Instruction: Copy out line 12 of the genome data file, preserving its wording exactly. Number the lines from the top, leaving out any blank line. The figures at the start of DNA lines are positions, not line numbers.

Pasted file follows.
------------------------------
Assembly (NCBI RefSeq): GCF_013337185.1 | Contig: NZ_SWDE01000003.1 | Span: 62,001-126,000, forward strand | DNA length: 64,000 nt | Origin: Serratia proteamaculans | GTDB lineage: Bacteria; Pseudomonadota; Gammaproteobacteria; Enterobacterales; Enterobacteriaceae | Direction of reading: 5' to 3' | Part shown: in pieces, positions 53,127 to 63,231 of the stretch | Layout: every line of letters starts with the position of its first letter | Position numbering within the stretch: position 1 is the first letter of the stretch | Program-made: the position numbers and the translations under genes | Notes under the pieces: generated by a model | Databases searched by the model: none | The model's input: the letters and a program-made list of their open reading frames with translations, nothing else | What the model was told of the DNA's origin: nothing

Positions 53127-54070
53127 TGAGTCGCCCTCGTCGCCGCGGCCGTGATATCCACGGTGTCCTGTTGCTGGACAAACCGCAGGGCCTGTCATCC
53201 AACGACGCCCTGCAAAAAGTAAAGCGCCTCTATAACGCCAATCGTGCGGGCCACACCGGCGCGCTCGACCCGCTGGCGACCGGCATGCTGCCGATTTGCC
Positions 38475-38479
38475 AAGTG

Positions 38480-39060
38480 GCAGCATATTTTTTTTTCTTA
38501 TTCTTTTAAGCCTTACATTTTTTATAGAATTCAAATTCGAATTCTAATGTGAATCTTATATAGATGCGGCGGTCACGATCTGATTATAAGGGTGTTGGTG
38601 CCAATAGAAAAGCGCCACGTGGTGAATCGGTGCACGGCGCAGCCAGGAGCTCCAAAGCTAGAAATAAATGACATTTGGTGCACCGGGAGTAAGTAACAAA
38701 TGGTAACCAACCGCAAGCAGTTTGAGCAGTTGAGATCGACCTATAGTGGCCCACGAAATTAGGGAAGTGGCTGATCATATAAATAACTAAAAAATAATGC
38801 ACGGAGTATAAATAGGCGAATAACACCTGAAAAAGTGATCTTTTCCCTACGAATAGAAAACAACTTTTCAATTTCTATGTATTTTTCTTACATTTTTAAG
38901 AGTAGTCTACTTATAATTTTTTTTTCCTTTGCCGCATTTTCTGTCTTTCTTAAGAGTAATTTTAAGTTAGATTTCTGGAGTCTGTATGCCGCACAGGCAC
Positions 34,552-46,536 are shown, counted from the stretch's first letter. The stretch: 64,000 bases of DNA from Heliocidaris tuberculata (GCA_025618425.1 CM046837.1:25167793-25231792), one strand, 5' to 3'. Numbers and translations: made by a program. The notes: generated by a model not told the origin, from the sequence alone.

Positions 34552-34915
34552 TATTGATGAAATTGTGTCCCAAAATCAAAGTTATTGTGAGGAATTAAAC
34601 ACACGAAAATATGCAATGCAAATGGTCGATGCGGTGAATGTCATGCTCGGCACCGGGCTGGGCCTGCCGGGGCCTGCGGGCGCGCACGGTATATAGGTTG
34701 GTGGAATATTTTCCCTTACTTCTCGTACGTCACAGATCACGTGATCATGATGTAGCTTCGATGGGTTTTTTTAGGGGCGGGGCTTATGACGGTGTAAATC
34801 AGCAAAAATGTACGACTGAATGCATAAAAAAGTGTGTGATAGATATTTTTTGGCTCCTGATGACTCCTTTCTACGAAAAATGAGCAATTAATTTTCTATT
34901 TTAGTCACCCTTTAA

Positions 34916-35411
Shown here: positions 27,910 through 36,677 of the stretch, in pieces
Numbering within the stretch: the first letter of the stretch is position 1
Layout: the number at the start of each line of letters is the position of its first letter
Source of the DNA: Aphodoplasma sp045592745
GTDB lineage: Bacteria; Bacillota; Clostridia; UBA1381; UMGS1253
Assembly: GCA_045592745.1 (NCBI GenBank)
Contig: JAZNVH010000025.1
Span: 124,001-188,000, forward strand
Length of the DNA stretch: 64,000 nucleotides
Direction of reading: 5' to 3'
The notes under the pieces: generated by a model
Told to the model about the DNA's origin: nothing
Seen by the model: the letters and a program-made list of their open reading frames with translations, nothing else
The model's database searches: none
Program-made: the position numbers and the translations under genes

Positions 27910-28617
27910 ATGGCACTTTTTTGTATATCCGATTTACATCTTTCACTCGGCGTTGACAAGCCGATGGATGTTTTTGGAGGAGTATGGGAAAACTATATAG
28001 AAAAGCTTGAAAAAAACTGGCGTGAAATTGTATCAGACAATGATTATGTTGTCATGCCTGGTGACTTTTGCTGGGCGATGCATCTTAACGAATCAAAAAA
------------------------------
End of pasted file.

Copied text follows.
38801 ACGGAGTATAAATAGGCGAATAACACCTGAAAAAGTGATCTTTTCCCTACGAATAGAAAACAACTTTTCAATTTCTATGTATTTTTCTTACATTTTTAAG